Richard Whitten and Emi Ozawa
August 27 - September 28
Artists' Reception September 6
photos by Alyssa Wood of Isa Images
Dedee Shattuck Gallery is pleased to present Richard Whitten and Emi Ozawa. This exhibit pairs two established artists who explore playfulness through their work. The exhibit opens on August 27th and closes on September 28th, with the artists’ reception on Saturday, September 6th from 5-7pm.
Richard Whitten’s paintings are considered sculptures by some viewers. He paints illusions of space so effectively that they appear as though they are alternate realities. He paints on heavy wooden boards, constructed and cut into shapes, which reference motifs reminiscent of Dutch triptychs yet are also modern departures from rectangular formats. The architectural spaces and objects in his works create a sense of disorientation and mystery. A common motif in Whitten’s work is the cycle: orbiting planets, spinning gears, cats chasing mice, or zeppelins floating around an axis. The compositions are saturated with allegorical references and allusions. Each work is a complex composition both visually and conceptually, derived from Whitten’s own years of study, travel, and teaching.
Emi Ozawa’s impeccably constructed painted wood works are beautiful and curiously playful. She is known for creating surprising kinetic works, such as boxes with swinging lids and sculptures that transform as certain elements are moved. For this exhibition, Ozawa introduces a new body of wall-based works. These pieces experiment with color theory, using a technique where two sides of an angled piece of wood are painted differently, so that as the viewer moves through the space the images appears to change. Emi combines a delicate minimalist sensibility with a playful sense of form and color, and an immaculate mastery of craft and construction.
Whitten and Ozawa use their technical aptitude, unique creative style, and imagination to create works that celebrate playfulness, humor, and intricate craftsmanship.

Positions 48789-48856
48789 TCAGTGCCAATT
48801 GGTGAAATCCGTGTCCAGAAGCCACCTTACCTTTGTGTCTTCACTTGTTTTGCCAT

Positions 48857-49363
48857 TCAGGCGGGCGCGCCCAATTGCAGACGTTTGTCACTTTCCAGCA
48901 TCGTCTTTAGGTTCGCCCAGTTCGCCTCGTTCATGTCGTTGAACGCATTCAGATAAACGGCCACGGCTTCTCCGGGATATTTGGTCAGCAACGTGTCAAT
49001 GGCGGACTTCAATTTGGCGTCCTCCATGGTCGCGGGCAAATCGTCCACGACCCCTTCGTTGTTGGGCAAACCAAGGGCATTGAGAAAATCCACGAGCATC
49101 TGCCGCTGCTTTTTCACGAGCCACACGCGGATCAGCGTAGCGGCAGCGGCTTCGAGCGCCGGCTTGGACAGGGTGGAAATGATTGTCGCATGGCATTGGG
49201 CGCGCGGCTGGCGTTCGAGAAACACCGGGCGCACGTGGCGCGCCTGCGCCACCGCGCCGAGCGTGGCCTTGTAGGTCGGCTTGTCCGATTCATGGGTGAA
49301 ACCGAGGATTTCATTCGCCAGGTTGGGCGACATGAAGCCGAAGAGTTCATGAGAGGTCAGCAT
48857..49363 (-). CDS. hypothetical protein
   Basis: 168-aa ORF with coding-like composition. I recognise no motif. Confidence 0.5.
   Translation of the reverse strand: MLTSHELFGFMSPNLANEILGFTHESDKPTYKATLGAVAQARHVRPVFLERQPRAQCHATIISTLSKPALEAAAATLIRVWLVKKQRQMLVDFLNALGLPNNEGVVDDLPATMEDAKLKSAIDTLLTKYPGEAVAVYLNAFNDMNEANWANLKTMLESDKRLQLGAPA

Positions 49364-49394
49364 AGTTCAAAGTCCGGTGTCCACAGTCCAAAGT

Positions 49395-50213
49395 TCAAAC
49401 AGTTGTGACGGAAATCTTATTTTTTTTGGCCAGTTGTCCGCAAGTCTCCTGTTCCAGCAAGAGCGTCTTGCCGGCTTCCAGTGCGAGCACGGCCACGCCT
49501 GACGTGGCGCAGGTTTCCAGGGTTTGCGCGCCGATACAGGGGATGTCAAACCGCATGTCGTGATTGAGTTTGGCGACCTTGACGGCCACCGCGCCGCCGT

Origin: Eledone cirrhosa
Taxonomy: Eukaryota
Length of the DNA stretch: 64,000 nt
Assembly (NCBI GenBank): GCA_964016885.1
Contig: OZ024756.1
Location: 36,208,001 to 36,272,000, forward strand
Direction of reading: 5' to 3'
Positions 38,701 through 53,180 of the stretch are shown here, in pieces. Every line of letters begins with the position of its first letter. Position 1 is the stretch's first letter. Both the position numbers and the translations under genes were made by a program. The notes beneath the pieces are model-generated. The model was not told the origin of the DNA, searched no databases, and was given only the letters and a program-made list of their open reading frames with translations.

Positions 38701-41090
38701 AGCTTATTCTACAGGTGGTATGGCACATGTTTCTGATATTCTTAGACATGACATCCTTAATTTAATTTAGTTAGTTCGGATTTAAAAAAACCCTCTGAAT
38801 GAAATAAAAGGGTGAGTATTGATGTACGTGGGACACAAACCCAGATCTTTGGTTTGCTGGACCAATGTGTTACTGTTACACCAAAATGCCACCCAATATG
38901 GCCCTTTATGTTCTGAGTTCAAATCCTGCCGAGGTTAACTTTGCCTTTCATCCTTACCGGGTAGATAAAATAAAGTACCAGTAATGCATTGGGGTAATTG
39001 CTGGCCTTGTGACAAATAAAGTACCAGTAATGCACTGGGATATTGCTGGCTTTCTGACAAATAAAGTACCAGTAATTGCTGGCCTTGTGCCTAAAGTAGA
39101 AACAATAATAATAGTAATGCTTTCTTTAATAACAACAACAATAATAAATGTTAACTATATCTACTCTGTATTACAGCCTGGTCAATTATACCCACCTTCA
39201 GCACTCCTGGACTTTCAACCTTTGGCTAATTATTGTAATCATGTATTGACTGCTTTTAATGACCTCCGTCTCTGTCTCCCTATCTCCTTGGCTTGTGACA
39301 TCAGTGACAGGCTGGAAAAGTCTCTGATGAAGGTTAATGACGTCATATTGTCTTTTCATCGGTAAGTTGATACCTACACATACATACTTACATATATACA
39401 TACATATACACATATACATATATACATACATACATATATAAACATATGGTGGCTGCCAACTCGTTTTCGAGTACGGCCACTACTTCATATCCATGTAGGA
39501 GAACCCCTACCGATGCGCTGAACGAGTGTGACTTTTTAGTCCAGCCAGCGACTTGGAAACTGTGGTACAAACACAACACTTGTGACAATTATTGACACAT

Richard Whitten and Emi Ozawa
Wednesday August 27th – Sunday September 28th
Artists’ Reception Saturday, September 6th from 5:00 -7:00 p.m.
Gallery Hours: Wednesday-Sunday 10-5pm, Sunday 12-5pm
Richard Whitten earned a B.A. in Economics from Yale University and an M.F.A. in Painting from the University of California at Davis where he studied with both Wayne Thiebaud and Robert Arneson. He has had numerous exhibitions on both coasts. Notable are major solo exhibitions at the Frye Art Museum in Seattle, Washington, and The Newport Art Museum in Newport, Rhode Island. He is presently an Associate Professor of Painting at Rhode Island College. Visit website here.
One recurring theme I have in my dreams deals with the discovery of hidden beautiful architectural spaces. In these dreams, I see unknown buildings or hidden passages from building to building. In the dream, I make efforts to get to them and explore them. Sometimes, I can explore them in the same dream. Sometimes, I find them again in another dream—years later. My paintings imply the existence of places and of objects of desire that, like the garden in Alice in Wonderland, can be glimpsed but not reached or acquired. It was once suggested to me that my paintings looked like they were painted from memory. This suggests that the imagination is, perhaps, memory in reverse. I am curious about the nature of the conceptual transformation that occurs when places and things are represented as an image. They seem to become heightened in importance – perhaps transformed into an ideal, a memory, or a desire. One must ask: is the experience of “seeing and wanting” superior to “having”?